Are you ready to transition to remote work today?
With the Coronavirus spreading rapidly, many companies are making the tough, but necessary decision to have their team move to working remotely. The risk is too great with the ease with which this virus is spreading between people.
Death to the open office.
There’s been a lot of research that shows open offices do not have the desired effects executives hope they do. They actually tend to make people communicate less, and are hated by many staff who have difficulty focusing.
And most importantly for our present world crisis: they spread disease much greater than other office designs. The National Research Centre for the Working Environment found that:
“Occupants in open-plan offices (>6 persons) had 62% more days of sickness absence.”
Remodeling your building to suddenly not be row upon row of open office desks, and disinfecting everything constantly isn’t really feasible, which is why so many companies including Square, Google, Stripe, Twitter, and Coinbase are closing their offices temporarily.
The show must go on.
Just because offices are closing does not change business as usual. Work still has to get done, products have to get shipped, and sales deals closed.
As a manager, this puts a new, major pressure on you: Whether you wanted to or not, and whether you’re familiar with how to do it or not, you suddenly have to keep your team productive as they transition to remote work.
That’s why today we’re here to give you 3 absolutely essential tips that will help you avoid major pitfalls that can cripple your team’s productivity, and be much harder to fix than if you get out in front of them *right now*.
How to Help Your Team Successfully Transition to Remote Work
Even as some debate how lethal the virus is and evaluate the various strains, it does not change that fact that there’s a lot we don’t know about this rapidly spreading virus.
For this reason, many are taking strong precautions, including Italian soccer leagues playing games in empty stadiums, the NBA recommending a reduction in fan interactions like autographs and high fives, and a laundry list of major conferences canceling including SXSW.
So while you think about which song you’ll sing to yourself while you wash your hands next time, and try not to touch your face, mouth, or eyes, start planning to put these tips in action. It’s important you help your team continue performing well despite them not coming into the office for awhile.
New structure, new habits, new routines.
If your team is used to all being in an office it can feel VERY different working from home. Some of the simplest things become much more difficult:
- You can’t turn to a colleague for a quick chat.
- You don’t have the productive environment where all your good work habits and routines take place.
- You’re now at home with all your cool, fun stuff, distractions, family, loved ones, etc all around you.
Especially if this is a sudden or unplanned change, it’s easy to get started on the wrong foot, and have a hard time making the switch.
Fortunately, you can help your team make a smoother transition by actively talking with them about each of these topics:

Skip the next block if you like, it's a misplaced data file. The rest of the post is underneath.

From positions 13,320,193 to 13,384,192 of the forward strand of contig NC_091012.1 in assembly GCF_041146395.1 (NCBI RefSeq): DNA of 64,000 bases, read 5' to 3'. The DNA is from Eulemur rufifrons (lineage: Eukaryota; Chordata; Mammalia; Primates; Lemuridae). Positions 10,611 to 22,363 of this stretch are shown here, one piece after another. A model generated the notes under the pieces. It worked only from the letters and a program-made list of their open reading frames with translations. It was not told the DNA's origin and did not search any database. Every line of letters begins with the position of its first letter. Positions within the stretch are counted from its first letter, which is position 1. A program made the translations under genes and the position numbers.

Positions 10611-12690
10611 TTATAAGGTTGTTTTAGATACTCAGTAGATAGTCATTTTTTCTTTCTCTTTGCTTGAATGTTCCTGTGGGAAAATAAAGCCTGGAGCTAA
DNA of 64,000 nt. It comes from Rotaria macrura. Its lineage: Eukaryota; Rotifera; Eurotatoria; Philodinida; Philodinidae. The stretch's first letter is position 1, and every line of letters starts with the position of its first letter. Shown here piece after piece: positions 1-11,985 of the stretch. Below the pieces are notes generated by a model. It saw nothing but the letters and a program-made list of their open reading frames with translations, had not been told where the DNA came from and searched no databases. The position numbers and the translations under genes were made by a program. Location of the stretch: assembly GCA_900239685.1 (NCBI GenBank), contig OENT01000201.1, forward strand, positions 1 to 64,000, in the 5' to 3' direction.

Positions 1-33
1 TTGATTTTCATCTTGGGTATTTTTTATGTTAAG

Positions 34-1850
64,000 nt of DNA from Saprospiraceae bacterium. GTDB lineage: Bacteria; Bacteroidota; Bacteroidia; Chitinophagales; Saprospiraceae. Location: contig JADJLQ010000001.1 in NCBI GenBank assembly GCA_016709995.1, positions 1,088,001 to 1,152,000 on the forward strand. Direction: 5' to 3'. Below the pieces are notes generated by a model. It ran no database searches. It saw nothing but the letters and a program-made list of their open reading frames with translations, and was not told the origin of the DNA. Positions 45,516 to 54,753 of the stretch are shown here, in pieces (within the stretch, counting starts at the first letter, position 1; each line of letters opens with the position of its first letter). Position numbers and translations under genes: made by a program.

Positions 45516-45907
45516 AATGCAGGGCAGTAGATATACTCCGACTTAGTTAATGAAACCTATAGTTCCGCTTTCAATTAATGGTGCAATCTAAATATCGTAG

1) Encourage your team to keep their current morning routine
When you don’t have a commute and your usual work routine, it can be easy to sleep in, start late, or have a harder time getting going each day.
The Lighthouse team is fully remote, and many on our team have been working remotely for many years. I asked them for their advice and this was one of the most common issues they all had to work to overcome.
The act of getting ready and hopping in your car, on the subway, or riding your bike to work all help get the day going. They trigger all kinds of habit routines in your brain telling you, “it’s time to work.”
Without the commute you need to keep what routines you can and still get your mind and body ready for work.
While your team won’t be commuting, encourage them to get up at the same time, shower, dress like they’re coming into the office, and settle in for work when they’re ready.
By keeping their existing routine, minus their commute, it helps make sure they don’t slip into the bad habits of some remote workers who don’t work a full day, never put on pants, etc.
Savor the saved time.
Best of all, if they had a long commute, they can now put that time into something different. As their manager, you can encourage them to use it in a way that’s a win-win for morale and the company:
- Spend an extra 30 minutes with their kids
- Read a book or other publication they’ve been meaning to catch up on
- Call up a friend or coworker they enjoy catching up with
- Take a walk or get some exercise in a little more often than usual
Or, if they want to start the day early, they could take a longer lunch, or end a little earlier in the day.
The key is the routine.
Habits are easy to set, but all it takes is a few days for them to erode or break. When those habits are gone, it’s easy for you to then end up in a rut.
The sudden transition to remote work, especially when you’re working from home, means that you lose out twice on habit triggers:
- Lost Good Triggers: You miss out on many of the triggers you get in the office to focus, collaborate, and get things done.
- New Tempting Triggers: You are now surrounded by all kinds of triggers and distractions you normally have at home that have nothing to do with getting work done.
As a leader, the best thing you can do is keep as many of the positive, work triggers as possible for your team:
- Turn your daily standup into a daily call.
- Keep as many of your routine meetings as possible and shift them to video calls.
- Start the day at the same time as you did before, being visible in your work based on when you send emails, how you participate in chat, and what feedback you give in your various tools and apps.
The more of their routine that can stay the same, the more likely they are to continue to be productive.
Also, by switching to things like video calls, you create accountability for people that they need to get out of bed, shower, and be presentable…just like they would coming into the office.
2) Get the workspace right.
Sitting on your couch is not going to be productive. Nor is sitting in your kitchen if you have kids buzzing around.
Lorcan Roche Kelly has some great tweets in his tweetstorm emphasizing this:
Look at those pictures and think about the stark contrast. One looks like a command center in a spy movie, while the other 3 are more like what you’d do when you hang out at home.
Which is going to be most productive?
Your home office is what you make it.
Encourage your staff to carve out a dedicated work area. This is essential, no matter how small their home may be.
If they have roommates, spouse or kids, tell them to find a way to keep themselves separate. This will help them focus much better, and set boundaries for anyone that may interrupt them.